The owner of Brighton’s “ugliest building” was given permission for a “build to rent” scheme this afternoon (Wednesday 10 June).
Anston House is expected to be demolished and replaced by three tower blocks up to 15 storeys high, containing a total of 229 flats.
The owner First Base was granted planning permission for an almost identical proposal in 2016 although many of the flats were originally intended to have been for sale.
Today councillors once again said that they were concerned that First Base still planned to build too few “affordable” homes on the site, opposite Preston Park.
Brighton and Hove City Council’s policy is for 40 per cent of the homes in bigger schemes to be classed as “affordable”.
This would mean more than 90 flats in the Anston House scheme – but First Base said that it could only manage to build 30 affordable homes for rent.
The council’s Planning Committee reluctantly accepted the offer, having been told that an official independent valuation of the scheme supported the developer’s estimates.
Two councillors – Conservative Joe Miller and independent Bridget Fishleigh – asked whether the costs estimates would still be accurate given the changing economic landscape since the start of the coronavirus lockdown.
They were told that it was as up to date as possible and that the council’s estimates of the scheme’s viability were similar to the developer’s.
If the scheme proved to be more profitable than anticipated, the scheme could be reviewed and the number of affordable homes increased.
The derelict office block, described by one councillor as “a blot on the landscape”, has stood empty for more than 30 years – since 1987.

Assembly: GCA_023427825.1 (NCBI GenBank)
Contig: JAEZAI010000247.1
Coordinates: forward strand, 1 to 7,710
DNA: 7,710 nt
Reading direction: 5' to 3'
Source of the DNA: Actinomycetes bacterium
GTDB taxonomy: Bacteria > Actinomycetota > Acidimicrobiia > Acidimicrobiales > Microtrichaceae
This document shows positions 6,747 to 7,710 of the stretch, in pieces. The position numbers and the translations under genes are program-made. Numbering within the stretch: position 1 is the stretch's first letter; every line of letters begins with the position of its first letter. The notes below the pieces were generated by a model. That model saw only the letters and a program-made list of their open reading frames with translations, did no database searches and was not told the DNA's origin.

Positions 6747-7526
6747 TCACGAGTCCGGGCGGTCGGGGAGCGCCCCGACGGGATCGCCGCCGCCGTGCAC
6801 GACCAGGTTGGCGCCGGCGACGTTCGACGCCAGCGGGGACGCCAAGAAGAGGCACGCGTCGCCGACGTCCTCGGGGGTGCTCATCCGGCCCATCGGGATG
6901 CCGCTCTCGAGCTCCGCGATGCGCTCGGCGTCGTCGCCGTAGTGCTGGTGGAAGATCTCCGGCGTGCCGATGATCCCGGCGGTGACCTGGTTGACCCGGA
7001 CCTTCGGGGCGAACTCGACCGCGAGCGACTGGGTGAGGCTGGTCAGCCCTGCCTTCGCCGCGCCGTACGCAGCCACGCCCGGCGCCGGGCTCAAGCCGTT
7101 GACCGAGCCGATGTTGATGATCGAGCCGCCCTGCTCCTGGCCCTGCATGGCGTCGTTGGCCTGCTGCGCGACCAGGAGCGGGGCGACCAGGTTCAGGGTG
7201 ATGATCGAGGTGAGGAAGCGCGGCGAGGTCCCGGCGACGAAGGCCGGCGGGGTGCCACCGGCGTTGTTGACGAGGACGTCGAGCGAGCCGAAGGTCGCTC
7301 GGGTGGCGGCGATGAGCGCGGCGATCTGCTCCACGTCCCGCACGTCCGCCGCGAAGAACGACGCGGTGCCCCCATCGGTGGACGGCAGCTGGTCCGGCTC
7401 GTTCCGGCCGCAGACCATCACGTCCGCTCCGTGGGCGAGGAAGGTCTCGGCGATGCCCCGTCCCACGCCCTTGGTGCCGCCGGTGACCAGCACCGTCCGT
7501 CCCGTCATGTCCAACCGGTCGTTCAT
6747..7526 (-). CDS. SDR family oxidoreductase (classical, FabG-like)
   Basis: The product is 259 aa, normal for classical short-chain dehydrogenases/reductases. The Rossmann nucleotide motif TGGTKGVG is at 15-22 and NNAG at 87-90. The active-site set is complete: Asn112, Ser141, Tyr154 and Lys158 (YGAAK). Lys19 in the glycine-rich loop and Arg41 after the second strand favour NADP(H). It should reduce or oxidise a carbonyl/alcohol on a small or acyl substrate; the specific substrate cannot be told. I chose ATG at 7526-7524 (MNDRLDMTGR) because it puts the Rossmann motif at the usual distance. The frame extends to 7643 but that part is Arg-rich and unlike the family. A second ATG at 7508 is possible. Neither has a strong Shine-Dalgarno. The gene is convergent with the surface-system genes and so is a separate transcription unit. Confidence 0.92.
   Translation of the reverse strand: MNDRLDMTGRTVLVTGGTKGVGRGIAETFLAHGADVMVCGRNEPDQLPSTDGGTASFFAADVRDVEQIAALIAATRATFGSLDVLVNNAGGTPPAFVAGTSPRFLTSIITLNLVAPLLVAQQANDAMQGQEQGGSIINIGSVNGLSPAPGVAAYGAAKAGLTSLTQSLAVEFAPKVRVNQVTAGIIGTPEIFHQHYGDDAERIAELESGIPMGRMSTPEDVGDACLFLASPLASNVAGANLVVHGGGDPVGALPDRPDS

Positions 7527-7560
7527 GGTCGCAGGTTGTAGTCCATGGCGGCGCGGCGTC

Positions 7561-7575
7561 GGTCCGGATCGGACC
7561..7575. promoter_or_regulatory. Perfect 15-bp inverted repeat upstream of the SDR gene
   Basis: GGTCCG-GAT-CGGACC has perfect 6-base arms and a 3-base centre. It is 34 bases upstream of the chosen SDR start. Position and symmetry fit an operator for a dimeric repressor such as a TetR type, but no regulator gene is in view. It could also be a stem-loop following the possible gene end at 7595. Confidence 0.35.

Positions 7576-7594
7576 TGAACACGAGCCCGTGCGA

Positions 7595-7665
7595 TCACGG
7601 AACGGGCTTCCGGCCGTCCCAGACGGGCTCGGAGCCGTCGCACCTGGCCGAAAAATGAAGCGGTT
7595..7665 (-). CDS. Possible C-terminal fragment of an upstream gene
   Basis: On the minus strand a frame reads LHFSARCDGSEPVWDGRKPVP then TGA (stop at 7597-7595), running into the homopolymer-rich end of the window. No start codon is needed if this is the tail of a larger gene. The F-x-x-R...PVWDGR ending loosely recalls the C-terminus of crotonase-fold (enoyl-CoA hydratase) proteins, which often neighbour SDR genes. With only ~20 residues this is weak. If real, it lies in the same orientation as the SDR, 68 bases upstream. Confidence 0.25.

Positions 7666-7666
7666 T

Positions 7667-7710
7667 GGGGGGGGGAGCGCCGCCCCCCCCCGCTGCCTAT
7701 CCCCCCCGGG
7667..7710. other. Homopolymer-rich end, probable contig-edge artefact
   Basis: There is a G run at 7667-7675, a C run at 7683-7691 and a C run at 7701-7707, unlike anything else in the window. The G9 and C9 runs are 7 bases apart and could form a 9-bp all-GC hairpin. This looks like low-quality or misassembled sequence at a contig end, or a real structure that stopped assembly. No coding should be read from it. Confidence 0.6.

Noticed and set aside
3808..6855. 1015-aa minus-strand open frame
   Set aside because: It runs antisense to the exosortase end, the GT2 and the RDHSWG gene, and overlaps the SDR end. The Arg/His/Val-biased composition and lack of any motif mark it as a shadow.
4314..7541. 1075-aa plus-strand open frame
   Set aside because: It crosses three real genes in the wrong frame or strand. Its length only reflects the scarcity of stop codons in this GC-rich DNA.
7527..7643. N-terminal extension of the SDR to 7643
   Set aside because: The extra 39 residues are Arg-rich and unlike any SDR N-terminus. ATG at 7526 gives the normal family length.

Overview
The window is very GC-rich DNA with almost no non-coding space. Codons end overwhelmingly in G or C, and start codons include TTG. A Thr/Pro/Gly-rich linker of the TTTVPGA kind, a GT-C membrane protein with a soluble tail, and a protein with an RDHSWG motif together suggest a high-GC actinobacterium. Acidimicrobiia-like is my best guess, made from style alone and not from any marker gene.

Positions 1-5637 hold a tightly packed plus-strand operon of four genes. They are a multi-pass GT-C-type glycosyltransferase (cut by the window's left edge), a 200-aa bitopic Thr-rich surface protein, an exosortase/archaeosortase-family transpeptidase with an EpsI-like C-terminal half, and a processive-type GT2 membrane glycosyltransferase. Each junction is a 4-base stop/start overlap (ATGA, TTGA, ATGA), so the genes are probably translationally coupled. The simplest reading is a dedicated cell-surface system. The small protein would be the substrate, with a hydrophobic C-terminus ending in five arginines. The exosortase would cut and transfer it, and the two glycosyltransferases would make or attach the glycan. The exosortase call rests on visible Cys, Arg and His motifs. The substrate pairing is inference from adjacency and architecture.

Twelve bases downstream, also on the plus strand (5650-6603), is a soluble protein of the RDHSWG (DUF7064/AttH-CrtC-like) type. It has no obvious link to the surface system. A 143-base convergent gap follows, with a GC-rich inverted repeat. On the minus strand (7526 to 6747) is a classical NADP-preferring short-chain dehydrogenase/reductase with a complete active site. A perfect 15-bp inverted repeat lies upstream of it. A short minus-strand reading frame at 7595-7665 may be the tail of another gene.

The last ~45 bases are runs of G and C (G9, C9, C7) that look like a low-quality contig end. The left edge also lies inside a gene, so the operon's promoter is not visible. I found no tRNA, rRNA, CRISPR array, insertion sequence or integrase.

The committee was told that First Base and its building contractor Henry Construction need to start work by early November or the planning permission would expire.
First Base is understood to be preparing to start work in time on the £70 million scheme which, according to one economic analysis, could give the local economy a £140 million boost.
Councillor Miller said that the building had been empty his entire life – a comment that he made when First Base was granted planning permission for the original scheme nearly three years ago.
Green councillor Sue Shanks said that she used to live in the area and wanted to see the site redeveloped.
She said: “I do think we should pass this now. Hopefully, they’ll get on and do it because it’s taken a long time and it’s been through various different iterations.
“Build to rent is a good idea at the moment.”
Labour councillor Daniel Yates said: “It is sensible to review the existing proposal. I just hope something happens.
“It has been vacant for the whole of Councillor Miller’s lifetime and a little bit of time before.
“It’s been a blot on the landscape in that part of the city for many decades.
“Unfortunately we’ve seen schemes come and go. We have to be welcoming but cautious and recognise that build to rent is the way of the future to deliver affordable and quality housing.”
Half of the 30 affordable homes would be one-bedroom flats and the other half would be two-bedroom flats. At least three of the affordable flats would be wheelchair-accessible.
Some of the affordable rents are expected to be set at 80 per cent of the local market level, with the others capped at the “local housing allowance” rate – the amount paid in housing benefit to people renting from private landlords.
The scheme is also expected to generate “developer contributions” worth about £1.3 million for the council.
The money would be used to fund school places, open spaces and transport measures. The site has permission for 111 car parking spaces and 432 bikes.